With the amount of time you spent explaining what caps do you could've done the recap! :-) But you are correct in that in this instance the recap would probably not fix your issue...replacing your CDS sensors and cleaning any gunk off those LED's that energize it is another story. The whole cap debate is for another time and a few more drinks, but if I had the skill set (wait... I do!) I would do the recap just because and then scope the VR settings afterwards.

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Re: Denon DP45F; Tone Arm Return

Post by captmark » 26 Jan 2017 07:21

tuber wrote:I am by no means an expert here. Far from it, but I do have a dp-47f. It will occasionally need a little nudge to get the tonarm to move over to the record when I hit the start button. From reading other posts here on VE, I am leaning towards a recap. Sounds like it may be the fix for yours as well. I have had other components recapped, and i can say your Denon will benefit even if it doesnt fix that particular problem. Old capacitors often need replacing after 30 years or so.
Tuber- there are 2-3 things you need to do to fix your issue-none of which involve a recap, though as I just mentioned in another post I am a firm believer in the benefits of clean living and a fresh upgrade in any non-audio path circuit...OK at least the upgrade...

Things to do/check:

1) There is a small rod with a nylon tip on the end of it next to your arm that rides a semi-circle strip around the back of your arm. Wipe/degrease that strip down clean of any dirt or gunk on it, as well as the nylon tip. If it still sticks you can put a fine coat of oil/lube on it, but do this 2nd thing next.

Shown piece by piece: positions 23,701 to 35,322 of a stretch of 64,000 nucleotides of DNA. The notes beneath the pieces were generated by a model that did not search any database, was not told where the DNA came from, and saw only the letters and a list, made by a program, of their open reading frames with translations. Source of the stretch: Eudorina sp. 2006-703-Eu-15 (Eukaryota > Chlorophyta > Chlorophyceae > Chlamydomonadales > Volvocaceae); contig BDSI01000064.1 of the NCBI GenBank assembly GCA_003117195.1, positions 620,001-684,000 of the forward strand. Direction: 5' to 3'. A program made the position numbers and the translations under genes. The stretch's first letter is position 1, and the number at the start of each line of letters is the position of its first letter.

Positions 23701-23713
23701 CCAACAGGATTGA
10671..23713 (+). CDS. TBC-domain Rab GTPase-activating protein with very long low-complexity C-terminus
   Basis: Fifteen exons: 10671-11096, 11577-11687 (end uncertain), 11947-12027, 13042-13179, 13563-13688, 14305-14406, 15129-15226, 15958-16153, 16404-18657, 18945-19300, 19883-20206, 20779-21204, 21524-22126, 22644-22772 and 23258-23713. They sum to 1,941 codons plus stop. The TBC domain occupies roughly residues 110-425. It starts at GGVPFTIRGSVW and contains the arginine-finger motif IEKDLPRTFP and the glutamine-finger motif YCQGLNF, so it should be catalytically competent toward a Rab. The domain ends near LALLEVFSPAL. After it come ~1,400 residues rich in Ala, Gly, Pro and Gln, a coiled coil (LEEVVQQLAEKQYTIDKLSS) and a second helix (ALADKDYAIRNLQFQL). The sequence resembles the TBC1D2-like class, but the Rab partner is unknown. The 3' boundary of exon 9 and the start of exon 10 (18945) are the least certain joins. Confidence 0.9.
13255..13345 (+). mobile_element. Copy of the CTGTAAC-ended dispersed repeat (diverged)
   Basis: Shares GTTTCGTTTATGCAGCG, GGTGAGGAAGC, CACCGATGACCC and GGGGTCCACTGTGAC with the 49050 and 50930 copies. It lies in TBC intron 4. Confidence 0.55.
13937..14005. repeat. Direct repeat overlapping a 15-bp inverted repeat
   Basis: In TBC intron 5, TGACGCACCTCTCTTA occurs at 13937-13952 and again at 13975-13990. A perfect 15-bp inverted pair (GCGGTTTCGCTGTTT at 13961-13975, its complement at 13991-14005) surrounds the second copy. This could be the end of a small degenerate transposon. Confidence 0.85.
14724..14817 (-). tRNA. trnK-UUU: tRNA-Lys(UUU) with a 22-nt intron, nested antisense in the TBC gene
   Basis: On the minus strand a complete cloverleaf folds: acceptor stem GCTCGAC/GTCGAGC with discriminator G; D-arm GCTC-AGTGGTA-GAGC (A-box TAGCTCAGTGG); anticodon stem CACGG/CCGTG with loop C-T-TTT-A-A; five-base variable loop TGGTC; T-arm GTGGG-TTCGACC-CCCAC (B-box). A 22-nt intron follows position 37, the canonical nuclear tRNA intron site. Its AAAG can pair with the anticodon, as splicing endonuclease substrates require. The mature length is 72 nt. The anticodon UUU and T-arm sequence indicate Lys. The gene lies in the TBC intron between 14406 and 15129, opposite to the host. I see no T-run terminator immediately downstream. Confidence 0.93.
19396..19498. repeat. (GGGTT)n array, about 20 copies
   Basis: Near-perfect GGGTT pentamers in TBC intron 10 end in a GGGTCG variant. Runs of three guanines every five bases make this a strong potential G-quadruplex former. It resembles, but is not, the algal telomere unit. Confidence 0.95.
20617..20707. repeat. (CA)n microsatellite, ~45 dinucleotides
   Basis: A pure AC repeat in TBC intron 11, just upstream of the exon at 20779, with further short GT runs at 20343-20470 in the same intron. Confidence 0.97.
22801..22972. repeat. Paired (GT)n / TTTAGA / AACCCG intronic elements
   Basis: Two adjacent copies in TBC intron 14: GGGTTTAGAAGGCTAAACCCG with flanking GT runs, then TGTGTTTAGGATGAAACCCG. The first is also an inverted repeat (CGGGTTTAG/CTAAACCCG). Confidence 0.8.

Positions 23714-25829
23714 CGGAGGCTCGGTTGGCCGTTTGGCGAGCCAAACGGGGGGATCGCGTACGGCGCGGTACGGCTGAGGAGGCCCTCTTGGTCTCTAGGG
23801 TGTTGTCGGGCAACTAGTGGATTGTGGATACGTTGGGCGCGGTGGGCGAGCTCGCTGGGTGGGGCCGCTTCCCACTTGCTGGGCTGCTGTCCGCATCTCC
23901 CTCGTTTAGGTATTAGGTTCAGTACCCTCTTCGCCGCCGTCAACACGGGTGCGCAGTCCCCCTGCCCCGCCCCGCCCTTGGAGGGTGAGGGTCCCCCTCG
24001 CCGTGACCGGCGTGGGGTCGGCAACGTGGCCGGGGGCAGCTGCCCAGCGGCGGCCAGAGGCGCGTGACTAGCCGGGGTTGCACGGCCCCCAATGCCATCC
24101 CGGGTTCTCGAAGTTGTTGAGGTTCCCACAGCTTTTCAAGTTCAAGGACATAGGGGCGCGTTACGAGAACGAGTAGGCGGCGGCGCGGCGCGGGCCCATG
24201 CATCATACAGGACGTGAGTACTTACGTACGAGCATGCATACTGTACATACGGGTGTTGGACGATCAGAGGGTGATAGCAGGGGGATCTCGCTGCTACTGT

2) Look to see how high your arm lifts when cueing/moving-I'm guessing it is all the way up. That set screw on the opposite end of the nylon tip adjusts how high the arm lifts, and hence how much pressure is pushing on the nylon tip. If you can adjust that down just a bit you will notice an improvement.

3) This is in lieu of you not feeling you can do #4 below... Remove your headshell, and quickly flip your tonearm back and forth across all of it's travel, end to end but especially near the rest position several times. Reinstall your headshell and rebalance the arm just in case the flipping moved the counterweight. The oil on the bearings dries and gums up at the rest position and this should loosen it up.

4) Remove the bottom (pull the platter and remove the headshell) You will see the bearings right at the end of the threads that mount the arm to the base. I use some fancy synthetic shite but 3 in one or even WD-40 sprayed in there and do #3 above will get you back to good.

Now let me take a few paragraphs to explain how variable resistors work... DOH I am an a-hole tonight!! :twisted:

Guest

Re: Denon DP45F; Tone Arm Return

Post by Guest » 26 Jan 2017 08:59

WD40?
Anywhere NEAR a turntable?
I wouldn't hire ANYone who used that crap.
Amateurs.